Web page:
Photo courtesy of Pexels

Photo courtesy of Pexels

According to the latest estimates, it is believed that millions of Americans are living with a mental health disorder. This might include depression, anxiety, Post Traumatic Stress Disorder (PTSD), or a variety of other conditions. Although mental illness is extremely common, it doesn’t have to prevent you from living a happy or successful life. From accomplished actor and director Wil Wheaton to successful entrepreneurs and boss babes including Queen Bey herself, some of the most well-known people in the world are living with anxiety, depression and similar conditions. In fact, pursuing your dreams and running your own business might be some of the best things you can do for your own mental health.

When you think of all the ways that it is possible to curb anxiety and depression, entrepreneurship might not be the first thing that comes to mind. However, as it turns out, starting your very own business in the gig economy might be an excellent way to boost your mental health while providing a happier and more fulfilling lifestyle. We’ll share some reasons behind this but first, it’s helpful to define the gig economy. This fairly new term refers to contract or freelance work. If you know anyone who has started a side hustle or quit their day job to launch their own business, they’ve probably been part of this emerging trend.

For those living with a mental illness of any type, there are numerous benefits to starting your own business. The flexibility of being your own boss can help reduce excessive stress and anxiety in some people. You’ll be able to schedule the hours and days that you work, essentially building a career around your lifestyle – and not vice versa, which has become the acceptable standard in our society.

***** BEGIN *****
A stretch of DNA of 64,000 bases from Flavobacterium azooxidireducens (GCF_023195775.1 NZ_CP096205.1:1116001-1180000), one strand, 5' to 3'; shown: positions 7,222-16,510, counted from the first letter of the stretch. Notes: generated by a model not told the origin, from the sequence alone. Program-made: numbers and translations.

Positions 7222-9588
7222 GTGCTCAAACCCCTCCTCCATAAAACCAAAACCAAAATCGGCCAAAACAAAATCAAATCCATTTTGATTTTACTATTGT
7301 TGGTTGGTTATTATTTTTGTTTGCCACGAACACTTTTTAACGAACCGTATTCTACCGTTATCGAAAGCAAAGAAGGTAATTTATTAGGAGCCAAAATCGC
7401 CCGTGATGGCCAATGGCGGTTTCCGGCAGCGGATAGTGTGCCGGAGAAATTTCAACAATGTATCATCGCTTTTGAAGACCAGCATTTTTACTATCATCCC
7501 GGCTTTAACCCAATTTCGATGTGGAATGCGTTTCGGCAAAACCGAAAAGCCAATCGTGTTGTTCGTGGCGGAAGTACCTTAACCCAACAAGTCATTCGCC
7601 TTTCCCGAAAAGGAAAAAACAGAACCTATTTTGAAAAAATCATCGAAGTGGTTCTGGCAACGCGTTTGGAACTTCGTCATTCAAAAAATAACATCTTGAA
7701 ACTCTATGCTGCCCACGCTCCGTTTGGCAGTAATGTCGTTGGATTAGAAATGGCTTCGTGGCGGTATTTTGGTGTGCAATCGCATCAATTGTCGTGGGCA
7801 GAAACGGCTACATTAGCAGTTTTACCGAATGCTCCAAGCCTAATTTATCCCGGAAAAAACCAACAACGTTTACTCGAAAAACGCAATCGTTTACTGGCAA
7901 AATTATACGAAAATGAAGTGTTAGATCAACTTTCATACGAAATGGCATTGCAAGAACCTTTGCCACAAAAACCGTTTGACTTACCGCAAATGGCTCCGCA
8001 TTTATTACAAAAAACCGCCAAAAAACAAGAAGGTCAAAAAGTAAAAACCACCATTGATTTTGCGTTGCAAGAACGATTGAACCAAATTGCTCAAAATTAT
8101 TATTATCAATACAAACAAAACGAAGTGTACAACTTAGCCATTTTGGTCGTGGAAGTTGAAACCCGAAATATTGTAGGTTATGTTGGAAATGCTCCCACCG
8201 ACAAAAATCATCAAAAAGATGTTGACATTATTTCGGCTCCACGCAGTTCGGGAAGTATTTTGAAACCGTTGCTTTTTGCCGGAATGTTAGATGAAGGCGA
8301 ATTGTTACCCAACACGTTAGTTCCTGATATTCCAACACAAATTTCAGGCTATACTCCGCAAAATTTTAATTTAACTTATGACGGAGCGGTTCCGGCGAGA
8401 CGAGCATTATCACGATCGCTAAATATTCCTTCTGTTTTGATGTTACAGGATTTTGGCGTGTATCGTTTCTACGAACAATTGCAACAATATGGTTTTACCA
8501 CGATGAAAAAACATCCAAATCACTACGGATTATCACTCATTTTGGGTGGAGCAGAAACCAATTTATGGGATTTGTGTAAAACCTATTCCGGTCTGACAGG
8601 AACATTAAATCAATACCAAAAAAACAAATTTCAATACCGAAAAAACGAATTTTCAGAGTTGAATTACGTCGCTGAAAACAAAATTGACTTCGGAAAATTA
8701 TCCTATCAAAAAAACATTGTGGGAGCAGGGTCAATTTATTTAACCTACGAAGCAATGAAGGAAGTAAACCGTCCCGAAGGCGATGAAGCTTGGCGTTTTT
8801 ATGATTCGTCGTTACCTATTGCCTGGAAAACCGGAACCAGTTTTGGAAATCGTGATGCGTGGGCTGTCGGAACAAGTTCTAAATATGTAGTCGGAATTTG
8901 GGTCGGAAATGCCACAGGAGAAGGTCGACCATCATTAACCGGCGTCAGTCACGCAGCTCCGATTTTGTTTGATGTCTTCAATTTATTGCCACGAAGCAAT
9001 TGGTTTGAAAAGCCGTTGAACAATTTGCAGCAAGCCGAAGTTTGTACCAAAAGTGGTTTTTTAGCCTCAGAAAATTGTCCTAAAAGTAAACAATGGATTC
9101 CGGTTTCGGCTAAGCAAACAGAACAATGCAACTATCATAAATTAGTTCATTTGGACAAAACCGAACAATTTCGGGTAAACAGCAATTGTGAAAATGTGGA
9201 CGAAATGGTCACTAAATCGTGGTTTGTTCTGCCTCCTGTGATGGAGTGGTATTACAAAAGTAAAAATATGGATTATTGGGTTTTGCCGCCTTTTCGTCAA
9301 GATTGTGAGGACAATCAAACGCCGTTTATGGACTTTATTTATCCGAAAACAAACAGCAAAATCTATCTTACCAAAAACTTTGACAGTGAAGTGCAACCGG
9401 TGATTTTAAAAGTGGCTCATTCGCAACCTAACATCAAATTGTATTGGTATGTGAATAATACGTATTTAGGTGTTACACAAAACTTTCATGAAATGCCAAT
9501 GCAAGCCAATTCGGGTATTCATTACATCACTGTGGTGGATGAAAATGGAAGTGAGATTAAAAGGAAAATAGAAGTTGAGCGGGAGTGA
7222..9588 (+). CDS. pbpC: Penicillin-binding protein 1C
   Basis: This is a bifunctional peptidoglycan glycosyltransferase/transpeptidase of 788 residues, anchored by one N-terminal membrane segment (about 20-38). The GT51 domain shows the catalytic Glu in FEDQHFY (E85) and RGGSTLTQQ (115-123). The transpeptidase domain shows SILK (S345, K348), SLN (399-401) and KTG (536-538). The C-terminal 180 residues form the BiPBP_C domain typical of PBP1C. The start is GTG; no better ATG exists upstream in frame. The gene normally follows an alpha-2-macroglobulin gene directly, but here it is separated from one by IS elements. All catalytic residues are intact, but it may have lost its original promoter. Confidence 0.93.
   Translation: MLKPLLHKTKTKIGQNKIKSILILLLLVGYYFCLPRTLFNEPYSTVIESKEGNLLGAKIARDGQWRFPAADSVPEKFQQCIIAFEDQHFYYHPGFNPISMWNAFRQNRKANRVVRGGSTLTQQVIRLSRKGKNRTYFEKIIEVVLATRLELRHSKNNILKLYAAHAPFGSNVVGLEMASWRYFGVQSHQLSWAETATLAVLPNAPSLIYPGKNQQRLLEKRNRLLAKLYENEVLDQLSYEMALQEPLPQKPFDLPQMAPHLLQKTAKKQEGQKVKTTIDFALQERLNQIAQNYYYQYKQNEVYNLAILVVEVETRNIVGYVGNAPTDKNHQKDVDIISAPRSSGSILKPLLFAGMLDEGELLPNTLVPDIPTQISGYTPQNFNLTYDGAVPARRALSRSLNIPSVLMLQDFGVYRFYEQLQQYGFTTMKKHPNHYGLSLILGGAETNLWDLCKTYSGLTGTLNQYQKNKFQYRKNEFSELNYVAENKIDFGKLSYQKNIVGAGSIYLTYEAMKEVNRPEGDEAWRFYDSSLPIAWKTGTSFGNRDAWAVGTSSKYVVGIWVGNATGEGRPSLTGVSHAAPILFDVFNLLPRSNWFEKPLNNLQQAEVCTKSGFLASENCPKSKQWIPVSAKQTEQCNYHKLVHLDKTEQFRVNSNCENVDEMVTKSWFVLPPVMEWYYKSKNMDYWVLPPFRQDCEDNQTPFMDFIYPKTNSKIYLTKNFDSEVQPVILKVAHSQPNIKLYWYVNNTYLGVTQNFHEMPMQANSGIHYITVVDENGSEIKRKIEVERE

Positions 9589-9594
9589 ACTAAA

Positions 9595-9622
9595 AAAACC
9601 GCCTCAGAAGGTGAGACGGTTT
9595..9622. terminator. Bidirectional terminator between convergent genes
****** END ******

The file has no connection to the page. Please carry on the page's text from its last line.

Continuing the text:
Of course, in order to be successful at anything, you’ll need to have some dedication and structure. Anxiety can still come into play for business owners, so it’s important to find ways to reduce it. For example, you may feel uncomfortable working in a shared office space with many people. This can be solved by working from home. Ideally, you’ll want to maintain a professional office space to keep your work and personal life separate. This means dedicating a good amount of space that’s free from distractions. If you don’t have room in your home, you can build an office outside using steel materials. Pre-engineered steel buildings are more durable and last longer than wood ones, and you can build it yourself without having to hire a contractor.

You’ll also want to consider project planning, prioritization and time management. Any business owner should understand the importance of keeping your appointment schedule running smoothly. It can be difficult to manage your time, especially as your schedule fills up with client meetings, sales calls and interactions with business partners, contractors, networking events, and other tasks that must be added to your calendar. As you scale your business, you’ll need ways of handling the growing number of appointments on your calendar. To save your sanity, you might consider using one of the many appointment reminder apps that are currently available today.

To further reduce your stress and cut down on your anxiety, consider getting a business credit card. Doing so will make it easier to separate your business and personal finances, as well as give you an idea of where you’re spending your money. Also, a business credit card can help you tremendously come tax time, which can be a headache for anyone just starting out. However, given the vast number of cards currently available to business owners, it’s important to check out business credit card reviews to make sure you’re getting the right one.

While running a business is definitely a lot of work and comes with its own unique set of stresses, it can be a welcomed break from your 9-to-5 job. People who work for themselves, whether as a side hustle or as full-time freelancers and entrepreneurs, often experience lower stress levels. Because stress is a major factor in most mental health conditions, stepping into the gig economy could potentially be one of the best decisions you could make for your peace of mind and your own mental health.

Article provided by

Brad Krause